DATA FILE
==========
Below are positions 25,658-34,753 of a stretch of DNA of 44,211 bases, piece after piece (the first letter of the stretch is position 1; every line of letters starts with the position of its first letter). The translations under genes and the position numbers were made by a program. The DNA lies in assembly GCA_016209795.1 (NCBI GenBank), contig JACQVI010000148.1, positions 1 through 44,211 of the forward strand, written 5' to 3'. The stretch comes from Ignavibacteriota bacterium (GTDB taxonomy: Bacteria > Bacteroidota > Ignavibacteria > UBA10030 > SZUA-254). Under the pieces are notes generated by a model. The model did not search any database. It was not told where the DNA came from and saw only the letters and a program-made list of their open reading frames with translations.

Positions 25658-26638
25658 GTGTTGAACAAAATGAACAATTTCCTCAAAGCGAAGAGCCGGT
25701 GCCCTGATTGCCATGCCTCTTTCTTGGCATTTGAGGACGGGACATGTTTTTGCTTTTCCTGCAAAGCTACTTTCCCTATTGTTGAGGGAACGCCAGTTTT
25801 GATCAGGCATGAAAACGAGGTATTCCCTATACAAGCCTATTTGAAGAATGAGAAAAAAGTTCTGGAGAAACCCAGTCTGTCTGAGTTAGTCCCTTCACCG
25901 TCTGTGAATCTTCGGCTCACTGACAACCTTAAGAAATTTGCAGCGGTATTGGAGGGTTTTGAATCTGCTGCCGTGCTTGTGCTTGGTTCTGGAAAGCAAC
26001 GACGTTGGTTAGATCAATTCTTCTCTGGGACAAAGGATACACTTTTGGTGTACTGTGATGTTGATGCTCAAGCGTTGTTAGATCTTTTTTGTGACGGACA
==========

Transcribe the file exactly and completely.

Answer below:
Below are positions 25,658-34,753 of a stretch of DNA of 44,211 bases, piece after piece (the first letter of the stretch is position 1; every line of letters starts with the position of its first letter). The translations under genes and the position numbers were made by a program. The DNA lies in assembly GCA_016209795.1 (NCBI GenBank), contig JACQVI010000148.1, positions 1 through 44,211 of the forward strand, written 5' to 3'. The stretch comes from Ignavibacteriota bacterium (GTDB taxonomy: Bacteria > Bacteroidota > Ignavibacteria > UBA10030 > SZUA-254). Under the pieces are notes generated by a model. The model did not search any database. It was not told where the DNA came from and saw only the letters and a program-made list of their open reading frames with translations.

Positions 25658-26638
25658 GTGTTGAACAAAATGAACAATTTCCTCAAAGCGAAGAGCCGGT
25701 GCCCTGATTGCCATGCCTCTTTCTTGGCATTTGAGGACGGGACATGTTTTTGCTTTTCCTGCAAAGCTACTTTCCCTATTGTTGAGGGAACGCCAGTTTT
25801 GATCAGGCATGAAAACGAGGTATTCCCTATACAAGCCTATTTGAAGAATGAGAAAAAAGTTCTGGAGAAACCCAGTCTGTCTGAGTTAGTCCCTTCACCG
25901 TCTGTGAATCTTCGGCTCACTGACAACCTTAAGAAATTTGCAGCGGTATTGGAGGGTTTTGAATCTGCTGCCGTGCTTGTGCTTGGTTCTGGAAAGCAAC
26001 GACGTTGGTTAGATCAATTCTTCTCTGGGACAAAGGATACACTTTTGGTGTACTGTGATGTTGATGCTCAAGCGTTGTTAGATCTTTTTTGTGACGGACA